Kesha's comeback album Rainbow is an artistic triumph: EW review
“Praying,” the lead single from Kesha’s first album in nearly five years, is as triumphant as songs come. Swelling pianos and career-best vocals frame the cut, which seemingly refers to the singer’s creative break from former producer Dr. Luke. (In a 2014 lawsuit, she accused him of sexual assault, among other allegations; Luke — real name: Lukasz Gottwald — has repeatedly denied all her claims, most of which were thrown out by a judge in April 2016, though one contract-related claim is still ongoing in court. She did not work directly with Luke on Rainbow, though it is being released through his Kemosabe label “with [his] approval,” according to a statement from his spokesperson.) But Rainbow, her rich, masterful third LP, is far more than a kiss-off to old demons — it’s an artistic feat, as Kesha unites stylistic forays with her sharp, weathered lyricism.
On 2012’s uneven Warrior, Kesha teamed with artists from will.i.am to Iggy Pop but lacked a unifying vision. Here she’s more chameleonic than ever — Rainbow contains both a glitzy, glam-rock rave-up with Eagles of Death Metal (“Boogie Feet”) and a brassy funk collab with the Dap-Kings Horns (“Woman”) — but the results jell. Still, whether she’s belting forlorn country with Dolly Parton on “Old Flames (Can’t Hold a Candle to You)” or practicing the synth pop that made her a star (“Hymn”), her authenticity never flags; Rainbow’s 14 tracks are pure, uncut Kesha.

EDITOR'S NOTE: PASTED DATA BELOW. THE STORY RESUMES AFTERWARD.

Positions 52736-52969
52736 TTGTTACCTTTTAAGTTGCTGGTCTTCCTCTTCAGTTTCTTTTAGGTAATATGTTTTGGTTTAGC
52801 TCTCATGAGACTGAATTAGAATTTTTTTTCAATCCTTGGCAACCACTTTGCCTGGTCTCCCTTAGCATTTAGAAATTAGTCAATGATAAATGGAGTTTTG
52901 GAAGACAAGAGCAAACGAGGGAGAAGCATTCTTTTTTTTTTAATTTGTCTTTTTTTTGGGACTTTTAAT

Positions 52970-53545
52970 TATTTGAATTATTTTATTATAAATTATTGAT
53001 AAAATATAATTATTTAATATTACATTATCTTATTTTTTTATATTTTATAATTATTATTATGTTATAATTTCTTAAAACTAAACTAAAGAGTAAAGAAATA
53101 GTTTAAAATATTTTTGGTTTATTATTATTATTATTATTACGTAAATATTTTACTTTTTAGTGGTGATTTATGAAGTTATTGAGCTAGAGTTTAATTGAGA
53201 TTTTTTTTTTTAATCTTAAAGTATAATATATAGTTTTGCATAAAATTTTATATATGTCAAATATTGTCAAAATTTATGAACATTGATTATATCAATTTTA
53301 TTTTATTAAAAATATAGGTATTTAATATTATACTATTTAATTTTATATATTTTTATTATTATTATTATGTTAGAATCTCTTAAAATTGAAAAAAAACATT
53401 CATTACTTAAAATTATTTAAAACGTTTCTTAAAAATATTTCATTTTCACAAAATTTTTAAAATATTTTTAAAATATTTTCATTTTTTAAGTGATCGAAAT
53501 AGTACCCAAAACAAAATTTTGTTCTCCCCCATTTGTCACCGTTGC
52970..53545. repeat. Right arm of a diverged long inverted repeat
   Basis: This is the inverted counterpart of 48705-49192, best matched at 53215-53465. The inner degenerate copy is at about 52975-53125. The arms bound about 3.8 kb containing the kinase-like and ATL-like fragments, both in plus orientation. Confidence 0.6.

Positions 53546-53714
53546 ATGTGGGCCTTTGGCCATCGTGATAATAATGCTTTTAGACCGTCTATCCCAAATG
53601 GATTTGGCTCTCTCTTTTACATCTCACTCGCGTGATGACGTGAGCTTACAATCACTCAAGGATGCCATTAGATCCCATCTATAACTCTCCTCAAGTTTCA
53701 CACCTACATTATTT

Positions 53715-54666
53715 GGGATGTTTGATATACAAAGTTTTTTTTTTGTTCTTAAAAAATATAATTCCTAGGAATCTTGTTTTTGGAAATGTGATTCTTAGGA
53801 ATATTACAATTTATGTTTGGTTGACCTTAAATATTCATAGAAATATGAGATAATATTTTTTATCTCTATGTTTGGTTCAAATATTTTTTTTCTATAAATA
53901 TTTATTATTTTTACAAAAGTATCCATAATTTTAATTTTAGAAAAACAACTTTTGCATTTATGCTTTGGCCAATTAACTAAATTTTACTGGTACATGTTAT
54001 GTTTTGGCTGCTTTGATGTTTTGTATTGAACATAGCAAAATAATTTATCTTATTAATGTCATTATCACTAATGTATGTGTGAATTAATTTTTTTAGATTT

Kesha’s lyrics, which channel her personal turmoil into catharsis and reflection, are ultimately what unites the set. “Life ain’t always fair, but hell is living in resentment,” she observes on “Learn to Let Go,” right before the song explodes into a thunderous whoa-oh-oh chorus about exorcising demons and leaving the past behind. Later, she recalls having “boys in every country code, just a rolling stoner on a roll” over a “Timber”-meets-“Toxic” instrumental on “Boots,” but she arrives at an empowering moral: “If you can’t handle these claws, you don’t get this kitty.” At every turn, Kesha deploys vivid writing — just check the twee ditty “Godzilla,” about taking a monster home to meet your mom — to stave off dreariness. “Don’t let the bastards get you down,” she sings on “Bastards” — and Rainbow exhibits what perseverance can yield. A-